Submissions may address, but are not restricted to, the following sub-themes:
* Language Awareness in Language Learning and Teaching
* Language awareness in culture, community and identity
* Language Awareness in professions and contexts outside education
* Language Awareness in the context of digital technology and social media
Katalin Egri Ku-Mesu, PhD, is Associate Tutor at the School of Arts, University of Leicester, UK.
She has a multidisciplinary background in languages, literatures and cultures, and she has taught and supervised at Hungarian and British universities at under- and postgraduate level in the broad disciplinary areas of English language and linguistics, English, American and postcolonial literature, English teacher training and education and applied linguistics. She has also taught Russian to students specializing in Russian language and literature and Hungarian to speakers of other languages. Katalin has also worked as Head of English for Academic Purposes (EAP) for a pathway organization, managing the delivery of EAP programs and supporting teachers across sixteen countries in Asia, Africa, South America and Europe.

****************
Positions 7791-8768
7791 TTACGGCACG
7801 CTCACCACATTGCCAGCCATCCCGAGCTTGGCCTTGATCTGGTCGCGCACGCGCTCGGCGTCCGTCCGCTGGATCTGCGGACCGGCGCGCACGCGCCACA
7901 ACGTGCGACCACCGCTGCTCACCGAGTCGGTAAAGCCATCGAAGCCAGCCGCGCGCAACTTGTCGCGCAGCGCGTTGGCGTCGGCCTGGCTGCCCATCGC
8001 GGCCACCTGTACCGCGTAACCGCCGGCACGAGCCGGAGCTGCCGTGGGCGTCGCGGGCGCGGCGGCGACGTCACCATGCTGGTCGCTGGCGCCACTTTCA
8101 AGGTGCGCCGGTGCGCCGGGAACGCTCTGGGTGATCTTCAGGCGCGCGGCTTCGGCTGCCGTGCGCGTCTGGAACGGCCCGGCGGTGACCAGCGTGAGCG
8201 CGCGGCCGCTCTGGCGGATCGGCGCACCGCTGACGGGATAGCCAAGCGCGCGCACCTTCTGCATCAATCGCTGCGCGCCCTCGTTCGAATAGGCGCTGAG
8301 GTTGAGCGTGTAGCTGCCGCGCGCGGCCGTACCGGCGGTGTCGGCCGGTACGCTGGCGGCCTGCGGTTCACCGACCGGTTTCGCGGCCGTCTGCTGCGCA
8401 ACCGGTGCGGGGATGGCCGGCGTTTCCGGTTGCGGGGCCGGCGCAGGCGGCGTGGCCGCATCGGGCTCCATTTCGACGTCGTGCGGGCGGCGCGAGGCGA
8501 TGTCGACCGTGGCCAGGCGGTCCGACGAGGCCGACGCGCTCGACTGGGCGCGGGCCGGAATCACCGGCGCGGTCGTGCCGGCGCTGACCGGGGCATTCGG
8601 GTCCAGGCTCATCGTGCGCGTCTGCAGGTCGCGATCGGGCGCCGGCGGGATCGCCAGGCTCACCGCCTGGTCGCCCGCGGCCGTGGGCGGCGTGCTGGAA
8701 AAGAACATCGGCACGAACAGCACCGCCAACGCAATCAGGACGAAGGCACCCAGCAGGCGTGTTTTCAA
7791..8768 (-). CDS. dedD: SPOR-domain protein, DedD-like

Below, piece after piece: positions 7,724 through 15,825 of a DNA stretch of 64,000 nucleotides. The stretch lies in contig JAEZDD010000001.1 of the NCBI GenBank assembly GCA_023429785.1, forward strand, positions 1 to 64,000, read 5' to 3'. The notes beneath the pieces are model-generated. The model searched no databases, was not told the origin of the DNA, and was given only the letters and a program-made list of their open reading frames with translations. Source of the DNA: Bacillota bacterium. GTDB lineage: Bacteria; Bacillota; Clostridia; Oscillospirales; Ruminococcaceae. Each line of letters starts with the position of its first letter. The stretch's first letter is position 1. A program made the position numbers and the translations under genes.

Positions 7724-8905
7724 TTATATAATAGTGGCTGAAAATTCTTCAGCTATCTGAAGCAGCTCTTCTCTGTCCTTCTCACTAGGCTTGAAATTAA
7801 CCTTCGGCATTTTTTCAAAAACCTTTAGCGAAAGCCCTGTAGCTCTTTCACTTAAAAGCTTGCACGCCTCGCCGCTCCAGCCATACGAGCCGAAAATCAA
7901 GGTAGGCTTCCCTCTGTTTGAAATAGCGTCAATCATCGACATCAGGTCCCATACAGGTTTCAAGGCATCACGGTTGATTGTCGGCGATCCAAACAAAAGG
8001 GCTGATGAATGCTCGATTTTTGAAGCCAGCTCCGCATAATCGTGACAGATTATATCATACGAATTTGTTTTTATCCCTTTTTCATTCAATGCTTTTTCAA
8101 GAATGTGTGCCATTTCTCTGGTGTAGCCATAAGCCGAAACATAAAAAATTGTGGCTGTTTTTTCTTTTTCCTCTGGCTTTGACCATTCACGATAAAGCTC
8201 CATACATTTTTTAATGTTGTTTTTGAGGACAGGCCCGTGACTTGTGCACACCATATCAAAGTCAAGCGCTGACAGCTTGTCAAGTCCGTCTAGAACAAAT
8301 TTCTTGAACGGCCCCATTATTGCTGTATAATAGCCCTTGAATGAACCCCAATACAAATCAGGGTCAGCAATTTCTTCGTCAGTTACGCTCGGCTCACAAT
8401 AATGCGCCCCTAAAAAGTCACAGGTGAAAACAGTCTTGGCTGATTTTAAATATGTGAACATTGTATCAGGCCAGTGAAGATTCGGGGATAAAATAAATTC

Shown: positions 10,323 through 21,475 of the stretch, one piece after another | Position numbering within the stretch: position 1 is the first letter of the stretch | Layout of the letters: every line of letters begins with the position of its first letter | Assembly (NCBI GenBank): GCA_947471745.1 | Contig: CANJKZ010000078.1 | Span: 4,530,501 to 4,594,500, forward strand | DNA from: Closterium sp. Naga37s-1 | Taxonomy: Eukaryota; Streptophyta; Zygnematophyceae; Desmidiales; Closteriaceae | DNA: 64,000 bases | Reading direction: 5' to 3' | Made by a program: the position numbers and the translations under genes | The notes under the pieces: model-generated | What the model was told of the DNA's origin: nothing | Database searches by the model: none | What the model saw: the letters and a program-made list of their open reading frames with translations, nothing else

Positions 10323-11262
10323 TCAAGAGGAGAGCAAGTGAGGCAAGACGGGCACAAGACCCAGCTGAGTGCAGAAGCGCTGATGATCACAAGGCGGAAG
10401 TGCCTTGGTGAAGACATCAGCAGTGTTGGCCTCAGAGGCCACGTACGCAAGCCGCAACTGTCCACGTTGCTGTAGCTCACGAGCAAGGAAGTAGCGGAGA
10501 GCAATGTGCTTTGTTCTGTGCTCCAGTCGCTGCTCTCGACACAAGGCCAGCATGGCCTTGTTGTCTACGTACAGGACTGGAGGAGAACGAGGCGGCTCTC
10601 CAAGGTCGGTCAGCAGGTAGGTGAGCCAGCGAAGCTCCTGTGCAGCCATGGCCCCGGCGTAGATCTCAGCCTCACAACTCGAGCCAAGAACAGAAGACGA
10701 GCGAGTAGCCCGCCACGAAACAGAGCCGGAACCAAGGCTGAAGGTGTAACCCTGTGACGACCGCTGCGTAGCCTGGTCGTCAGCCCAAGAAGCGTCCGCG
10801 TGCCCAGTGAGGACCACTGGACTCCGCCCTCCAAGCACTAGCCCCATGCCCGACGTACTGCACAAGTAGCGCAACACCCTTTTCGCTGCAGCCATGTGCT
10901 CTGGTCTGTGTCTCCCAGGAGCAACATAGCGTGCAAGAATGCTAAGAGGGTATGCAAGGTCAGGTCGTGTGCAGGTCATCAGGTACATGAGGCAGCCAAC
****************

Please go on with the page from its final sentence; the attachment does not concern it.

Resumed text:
Katalin’s research interests fall within the fields of postcolonial literature, World Englishes, cross-cultural pragmatics, sociolinguistics and cultural text-analysis. She is also interested in multilingualism, English language teaching and English teacher education, specifically the exploitation of literary material for language teaching purposes, the applicability of Western language teaching methods elsewhere in the world and the effect of extensive reading on language learning. She has researched various aspects of African literature, including the works of Ghanaian and Nigerian writers, cultural reference in Ghanaian English language fiction, and reading and censorship in Africa as well as the role of the mother tongue in teaching and learning English, creativity in the language classroom, academic literacies, genre pedagogy and language assessment.